The penalty imposed under the original bill on large employers who do not offer health insurance but whose employees end up getting premium subsidies through the exchange is extended to cover smaller construction companies with more than 5 workers and $250,000 in average payroll expenses.  But the bill also includes benefits for employers.  The small business tax credit is introduced in 2010 rather than 2011 and is made available to businesses with average wages that do not exceed $50,000 rather than $40,000, as in the underlying bill. Also, the Manager’s Amendment allows large employers to impose waiting periods on new enrollees of up to 60 days without incurring a penalty, as opposed to 30 days in the underlying bill. 

Finally, the Amendment includes Senator Wyden’s “free choice voucher” amendment. This provision requires employers of employees who fall into the mandate/subsidy “donut hole” (employees who would have to spend more than 8% of their income on premiums for employer coverage, and thus are free from the individual mandate, but who would not have to spend more than 9.8%, and are thus not eligible for premium subsides) to provide such an employee with a “free choice voucher” equal to the contribution the employer would otherwise have made for the employee’s insurance.  The employee can then use this voucher to purchase health insurance in the exchange.  This voucher is taxable neither to the employer nor the employee.  An employee who receives a voucher is not eligible for a premium credit and the employee’s employer is not subject to a penalty.  The CBO estimates that 100,000 workers would be helped by this amendment.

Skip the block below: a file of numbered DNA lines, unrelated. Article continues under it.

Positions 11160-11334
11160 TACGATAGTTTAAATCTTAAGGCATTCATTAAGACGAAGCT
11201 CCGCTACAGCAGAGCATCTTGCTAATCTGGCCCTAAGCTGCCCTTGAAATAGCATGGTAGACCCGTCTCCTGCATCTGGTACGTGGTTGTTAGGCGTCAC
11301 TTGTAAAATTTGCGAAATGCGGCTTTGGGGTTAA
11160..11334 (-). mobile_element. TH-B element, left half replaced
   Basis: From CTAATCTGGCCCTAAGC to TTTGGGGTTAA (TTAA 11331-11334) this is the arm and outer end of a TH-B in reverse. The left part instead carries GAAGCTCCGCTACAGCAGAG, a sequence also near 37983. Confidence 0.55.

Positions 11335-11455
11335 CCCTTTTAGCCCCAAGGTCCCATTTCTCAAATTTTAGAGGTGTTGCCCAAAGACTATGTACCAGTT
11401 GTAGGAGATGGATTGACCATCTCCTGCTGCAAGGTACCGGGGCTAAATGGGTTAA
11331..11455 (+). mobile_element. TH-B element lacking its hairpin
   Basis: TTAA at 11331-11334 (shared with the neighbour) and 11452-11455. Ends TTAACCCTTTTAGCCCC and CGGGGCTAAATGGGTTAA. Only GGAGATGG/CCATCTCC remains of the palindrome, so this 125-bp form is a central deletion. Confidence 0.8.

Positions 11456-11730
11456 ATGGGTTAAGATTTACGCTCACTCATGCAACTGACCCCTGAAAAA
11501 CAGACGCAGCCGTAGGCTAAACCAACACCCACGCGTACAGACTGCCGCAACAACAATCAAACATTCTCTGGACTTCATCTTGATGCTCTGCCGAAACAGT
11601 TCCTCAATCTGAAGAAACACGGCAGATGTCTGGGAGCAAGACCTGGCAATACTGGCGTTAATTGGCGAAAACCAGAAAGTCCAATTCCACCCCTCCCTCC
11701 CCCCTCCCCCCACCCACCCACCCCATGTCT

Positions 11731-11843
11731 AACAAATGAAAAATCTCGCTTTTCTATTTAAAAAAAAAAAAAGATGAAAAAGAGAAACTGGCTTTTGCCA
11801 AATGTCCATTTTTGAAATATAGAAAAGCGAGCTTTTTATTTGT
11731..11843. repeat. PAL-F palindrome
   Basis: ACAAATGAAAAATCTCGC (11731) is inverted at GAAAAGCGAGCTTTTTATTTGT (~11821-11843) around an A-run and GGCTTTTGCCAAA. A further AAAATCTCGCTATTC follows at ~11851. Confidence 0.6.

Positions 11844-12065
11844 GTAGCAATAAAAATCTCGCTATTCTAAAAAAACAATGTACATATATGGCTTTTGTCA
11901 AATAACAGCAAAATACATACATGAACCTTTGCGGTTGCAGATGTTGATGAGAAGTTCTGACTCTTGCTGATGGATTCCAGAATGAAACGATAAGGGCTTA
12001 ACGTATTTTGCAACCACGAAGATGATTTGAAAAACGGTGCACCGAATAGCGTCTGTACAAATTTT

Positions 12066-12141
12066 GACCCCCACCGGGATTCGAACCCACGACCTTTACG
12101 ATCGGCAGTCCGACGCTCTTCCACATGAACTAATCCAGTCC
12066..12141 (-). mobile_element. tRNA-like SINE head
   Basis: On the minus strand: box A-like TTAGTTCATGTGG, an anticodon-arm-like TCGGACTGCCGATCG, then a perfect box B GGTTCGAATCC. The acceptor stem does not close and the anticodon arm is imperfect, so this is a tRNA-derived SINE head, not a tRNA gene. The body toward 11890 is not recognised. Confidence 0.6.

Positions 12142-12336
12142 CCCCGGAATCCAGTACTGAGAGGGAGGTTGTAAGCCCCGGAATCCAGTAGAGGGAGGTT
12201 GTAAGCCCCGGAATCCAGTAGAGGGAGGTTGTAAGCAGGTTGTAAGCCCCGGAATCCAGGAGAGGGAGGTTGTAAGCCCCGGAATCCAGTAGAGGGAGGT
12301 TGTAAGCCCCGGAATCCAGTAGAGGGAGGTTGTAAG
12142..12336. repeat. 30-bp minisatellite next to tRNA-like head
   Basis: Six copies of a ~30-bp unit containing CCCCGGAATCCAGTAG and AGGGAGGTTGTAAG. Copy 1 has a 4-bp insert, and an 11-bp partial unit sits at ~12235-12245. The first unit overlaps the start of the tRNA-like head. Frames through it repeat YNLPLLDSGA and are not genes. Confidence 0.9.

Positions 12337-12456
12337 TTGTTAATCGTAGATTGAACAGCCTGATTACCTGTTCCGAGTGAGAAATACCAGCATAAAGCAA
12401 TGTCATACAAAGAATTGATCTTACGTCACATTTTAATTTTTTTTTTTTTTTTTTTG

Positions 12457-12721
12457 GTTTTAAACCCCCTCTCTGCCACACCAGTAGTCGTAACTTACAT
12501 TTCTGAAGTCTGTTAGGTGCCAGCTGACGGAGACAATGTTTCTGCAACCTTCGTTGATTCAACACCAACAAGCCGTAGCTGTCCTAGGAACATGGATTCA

What comes next?

Once it is adopted, the Senate bill will have to be reconciled with the House bill.  While the insurance provisions of the Senate bill have real strengths — their transparency provisions for example — the bill also has, from my perspective, great weaknesses.  The two most significant, I believe, are its four-year delay in implementation date and its dependence on the states to enact and enforce the federal reforms. 

There are other problems with the bill as well, such as its allowing an individual insurance market to continue to exist outside of the exchange, which will surely make the exchange a target for adverse selection.  The affordability subsidies in the Senate bill are also less generous for low-income households, those most in need of help,  than the House bill.  But many of its provisions should bring real improvements in insurance markets.

My next post will examine the remaining sections of the bill.